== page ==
Let's look at some other scary statistics. But first, let's agree on what we mean by average or above average. See the chart.
In a "normal distribution" there's something called a standard deviation. It is based on the variance or the variation between individuals. One standard deviation is represented by the symbol Sigma.
|Graphic adapted from the one at https://en.wikipedia.org/wiki/Standard_deviation|
So we see that one standard deviation accounts for 68% of the variation and two standard deviations account for 95% of all variance. Now if you only care about being ABOVE average - to the right of center, then two standard deviations puts you above 97.7% of the population. A third standard deviation would get you to 99.8%
The good news is: It's EASY to be above average. Basically, you have to try. That's it. Pretty much anything you do to try to be better results in placing yourself far above the crowd.
Here are a few things to think about:
- The Average American family savings account balance: $3,950
- The Average amount saved for retirement: $35,000
- The Average American household debt: $117,951
And on the non-finance side:
- The average American is overweight (63%).
- The average American watches 2 hours and 49 minutes of television a day.
I'm just speculating here, but I think there's a huge connection between all these things.
The basic choice we have to make at any minute is whether to act for our immediate comfort and pleasure or delay gratification. So many people choose to eat rather than to feel empty. They plop down in front of the TV instead of reading a book or doing something else that might help their career or just exercise their mind.
At any given time, you have all the excuses you need. You can't save a dollar today. Or this week. And certainly not this month. But when it goes on like that year after year, your excuses become clear. At some time in the decade that just passed, you COULD have figured out how to save some money. Failing to get started on this is why most people have less money saved than it takes to live for a year.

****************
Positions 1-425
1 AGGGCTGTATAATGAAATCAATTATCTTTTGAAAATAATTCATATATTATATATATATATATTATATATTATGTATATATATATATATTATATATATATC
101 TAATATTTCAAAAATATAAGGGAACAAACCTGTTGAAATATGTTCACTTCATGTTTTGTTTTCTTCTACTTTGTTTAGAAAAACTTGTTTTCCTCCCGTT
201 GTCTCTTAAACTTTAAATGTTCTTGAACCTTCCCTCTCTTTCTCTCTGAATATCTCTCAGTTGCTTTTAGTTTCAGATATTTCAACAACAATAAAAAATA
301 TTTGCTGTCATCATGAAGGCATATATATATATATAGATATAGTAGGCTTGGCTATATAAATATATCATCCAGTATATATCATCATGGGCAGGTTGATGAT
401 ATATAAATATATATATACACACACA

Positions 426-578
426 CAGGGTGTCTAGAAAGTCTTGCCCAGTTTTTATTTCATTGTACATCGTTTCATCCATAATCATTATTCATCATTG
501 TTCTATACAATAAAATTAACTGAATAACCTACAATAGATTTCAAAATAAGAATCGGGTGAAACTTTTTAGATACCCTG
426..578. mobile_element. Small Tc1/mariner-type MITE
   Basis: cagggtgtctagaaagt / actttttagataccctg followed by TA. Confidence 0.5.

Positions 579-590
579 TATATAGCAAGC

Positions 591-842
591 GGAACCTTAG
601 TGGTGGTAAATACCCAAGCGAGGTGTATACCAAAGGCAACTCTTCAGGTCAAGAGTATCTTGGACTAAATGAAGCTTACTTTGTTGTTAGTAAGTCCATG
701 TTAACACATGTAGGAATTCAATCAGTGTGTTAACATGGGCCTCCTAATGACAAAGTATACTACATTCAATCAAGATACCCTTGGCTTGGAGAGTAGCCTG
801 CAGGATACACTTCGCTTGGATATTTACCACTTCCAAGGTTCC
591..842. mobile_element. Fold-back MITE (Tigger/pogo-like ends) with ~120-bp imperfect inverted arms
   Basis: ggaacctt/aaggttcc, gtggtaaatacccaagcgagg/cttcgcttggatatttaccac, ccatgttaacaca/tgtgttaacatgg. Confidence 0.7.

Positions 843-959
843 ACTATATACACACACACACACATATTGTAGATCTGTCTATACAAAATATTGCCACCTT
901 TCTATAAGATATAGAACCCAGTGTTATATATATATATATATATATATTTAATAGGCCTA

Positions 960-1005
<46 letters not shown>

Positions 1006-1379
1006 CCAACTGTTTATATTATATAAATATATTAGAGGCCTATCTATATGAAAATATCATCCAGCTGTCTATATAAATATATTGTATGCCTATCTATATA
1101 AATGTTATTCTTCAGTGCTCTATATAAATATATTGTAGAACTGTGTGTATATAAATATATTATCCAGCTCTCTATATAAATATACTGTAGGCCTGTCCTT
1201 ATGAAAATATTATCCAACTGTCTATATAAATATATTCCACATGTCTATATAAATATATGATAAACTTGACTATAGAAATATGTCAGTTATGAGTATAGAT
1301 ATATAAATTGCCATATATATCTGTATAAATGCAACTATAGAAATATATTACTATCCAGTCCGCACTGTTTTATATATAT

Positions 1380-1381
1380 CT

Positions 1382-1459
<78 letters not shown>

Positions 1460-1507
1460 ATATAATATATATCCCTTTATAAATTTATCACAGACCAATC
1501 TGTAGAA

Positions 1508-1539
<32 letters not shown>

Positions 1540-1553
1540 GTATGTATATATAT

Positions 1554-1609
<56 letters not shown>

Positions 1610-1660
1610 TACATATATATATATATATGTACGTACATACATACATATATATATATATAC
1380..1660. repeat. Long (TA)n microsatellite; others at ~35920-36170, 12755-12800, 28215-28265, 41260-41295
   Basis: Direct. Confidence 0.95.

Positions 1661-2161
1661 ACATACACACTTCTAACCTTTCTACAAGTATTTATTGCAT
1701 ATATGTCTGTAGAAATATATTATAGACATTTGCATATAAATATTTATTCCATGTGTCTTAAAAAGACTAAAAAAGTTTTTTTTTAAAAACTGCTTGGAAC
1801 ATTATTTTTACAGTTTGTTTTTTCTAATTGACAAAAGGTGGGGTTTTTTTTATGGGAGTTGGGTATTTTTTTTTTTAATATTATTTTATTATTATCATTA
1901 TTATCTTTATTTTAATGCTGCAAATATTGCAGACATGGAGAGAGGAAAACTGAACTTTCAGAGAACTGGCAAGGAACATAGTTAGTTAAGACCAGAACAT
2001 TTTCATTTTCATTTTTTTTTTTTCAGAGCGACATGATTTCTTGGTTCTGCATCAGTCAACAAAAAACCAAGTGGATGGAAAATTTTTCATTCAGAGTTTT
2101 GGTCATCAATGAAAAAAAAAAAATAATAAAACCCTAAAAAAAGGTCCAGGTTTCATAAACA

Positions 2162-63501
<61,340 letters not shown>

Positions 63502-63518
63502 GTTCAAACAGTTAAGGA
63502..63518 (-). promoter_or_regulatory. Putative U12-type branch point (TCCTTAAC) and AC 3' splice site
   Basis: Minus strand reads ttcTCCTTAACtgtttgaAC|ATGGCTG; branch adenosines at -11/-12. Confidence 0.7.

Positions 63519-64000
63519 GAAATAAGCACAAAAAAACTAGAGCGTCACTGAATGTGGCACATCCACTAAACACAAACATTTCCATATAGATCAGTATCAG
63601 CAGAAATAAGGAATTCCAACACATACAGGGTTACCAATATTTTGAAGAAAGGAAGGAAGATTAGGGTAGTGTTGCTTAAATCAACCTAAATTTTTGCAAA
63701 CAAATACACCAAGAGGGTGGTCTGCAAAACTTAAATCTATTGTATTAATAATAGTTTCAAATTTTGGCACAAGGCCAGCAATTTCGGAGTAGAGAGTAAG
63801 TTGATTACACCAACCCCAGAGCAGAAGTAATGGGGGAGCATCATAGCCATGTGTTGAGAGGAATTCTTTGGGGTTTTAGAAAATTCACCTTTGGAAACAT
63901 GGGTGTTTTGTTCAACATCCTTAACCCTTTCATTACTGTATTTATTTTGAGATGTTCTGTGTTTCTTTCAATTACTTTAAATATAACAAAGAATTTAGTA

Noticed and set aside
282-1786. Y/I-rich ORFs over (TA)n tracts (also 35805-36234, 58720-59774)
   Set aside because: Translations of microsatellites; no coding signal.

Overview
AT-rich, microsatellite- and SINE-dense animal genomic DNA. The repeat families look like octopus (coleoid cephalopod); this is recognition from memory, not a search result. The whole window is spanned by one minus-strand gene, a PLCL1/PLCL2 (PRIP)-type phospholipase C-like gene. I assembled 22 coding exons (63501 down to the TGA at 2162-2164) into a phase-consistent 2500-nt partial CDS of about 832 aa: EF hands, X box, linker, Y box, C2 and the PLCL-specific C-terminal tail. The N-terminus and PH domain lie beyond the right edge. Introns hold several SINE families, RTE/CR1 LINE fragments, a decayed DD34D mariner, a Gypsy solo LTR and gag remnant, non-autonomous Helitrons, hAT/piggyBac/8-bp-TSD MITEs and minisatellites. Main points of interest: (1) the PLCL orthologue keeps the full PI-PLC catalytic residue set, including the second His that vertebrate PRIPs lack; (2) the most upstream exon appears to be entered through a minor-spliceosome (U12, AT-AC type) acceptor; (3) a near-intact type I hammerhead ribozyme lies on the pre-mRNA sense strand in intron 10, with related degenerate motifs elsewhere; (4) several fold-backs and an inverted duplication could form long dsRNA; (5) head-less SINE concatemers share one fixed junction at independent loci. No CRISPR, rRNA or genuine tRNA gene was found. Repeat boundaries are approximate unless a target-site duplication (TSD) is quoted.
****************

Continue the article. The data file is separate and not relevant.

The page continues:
Unless your plan is to retire and then die right away, you need to prepare for it!
But you need to have a plan. Being just like everyone else sucks.
Put out the effort to be at least one standard deviation above the crowd. And to be honest, your goal should be two and then three standard deviations.
Once you put your focus on that, you will make very fast progress.
http://www.statisticbrain.com/american-family-financial-statistics/ (March 2016)
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Update 2017: I have been informed that the Wikipedia articles are not very friendly or accessible for people with disabilities. Here is a much more accessible article describing the standard deviation. It has been edited for accessibility. http://www.financereference.com/learn/standard-deviation
Thanks to Ava for the note!